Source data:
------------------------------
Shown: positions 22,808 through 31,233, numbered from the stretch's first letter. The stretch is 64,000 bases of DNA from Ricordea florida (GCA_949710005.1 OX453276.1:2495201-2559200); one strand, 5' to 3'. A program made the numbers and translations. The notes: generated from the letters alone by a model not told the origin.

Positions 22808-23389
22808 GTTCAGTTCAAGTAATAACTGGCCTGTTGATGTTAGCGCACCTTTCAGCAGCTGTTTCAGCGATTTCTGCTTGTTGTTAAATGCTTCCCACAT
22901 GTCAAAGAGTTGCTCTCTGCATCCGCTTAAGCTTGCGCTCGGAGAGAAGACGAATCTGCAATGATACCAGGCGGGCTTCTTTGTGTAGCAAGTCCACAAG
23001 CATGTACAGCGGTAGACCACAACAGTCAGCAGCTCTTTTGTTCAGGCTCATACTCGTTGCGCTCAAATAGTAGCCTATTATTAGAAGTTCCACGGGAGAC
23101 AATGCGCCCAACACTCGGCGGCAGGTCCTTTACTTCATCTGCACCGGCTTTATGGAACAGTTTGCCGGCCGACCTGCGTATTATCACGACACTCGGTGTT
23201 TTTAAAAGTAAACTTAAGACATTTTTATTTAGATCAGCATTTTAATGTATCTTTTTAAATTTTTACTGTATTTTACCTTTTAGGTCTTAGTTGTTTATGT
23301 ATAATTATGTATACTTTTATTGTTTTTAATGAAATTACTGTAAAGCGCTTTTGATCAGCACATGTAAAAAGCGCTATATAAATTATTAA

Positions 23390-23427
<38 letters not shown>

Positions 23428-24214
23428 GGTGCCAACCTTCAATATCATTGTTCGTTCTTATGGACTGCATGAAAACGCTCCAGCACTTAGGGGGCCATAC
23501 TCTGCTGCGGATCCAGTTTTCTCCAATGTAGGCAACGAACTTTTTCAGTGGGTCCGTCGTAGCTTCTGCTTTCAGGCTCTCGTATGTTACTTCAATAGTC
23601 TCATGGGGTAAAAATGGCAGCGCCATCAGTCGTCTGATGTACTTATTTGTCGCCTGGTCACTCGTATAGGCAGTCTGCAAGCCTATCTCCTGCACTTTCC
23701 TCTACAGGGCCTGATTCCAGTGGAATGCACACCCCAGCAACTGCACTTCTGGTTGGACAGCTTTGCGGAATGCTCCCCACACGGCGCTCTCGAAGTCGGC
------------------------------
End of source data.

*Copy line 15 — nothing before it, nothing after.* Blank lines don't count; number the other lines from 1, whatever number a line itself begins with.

23701 TCTACAGGGCCTGATTCCAGTGGAATGCACACCCCAGCAACTGCACTTCTGGTTGGACAGCTTTGCGGAATGCTCCCCACACGGCGCTCTCGAAGTCGGC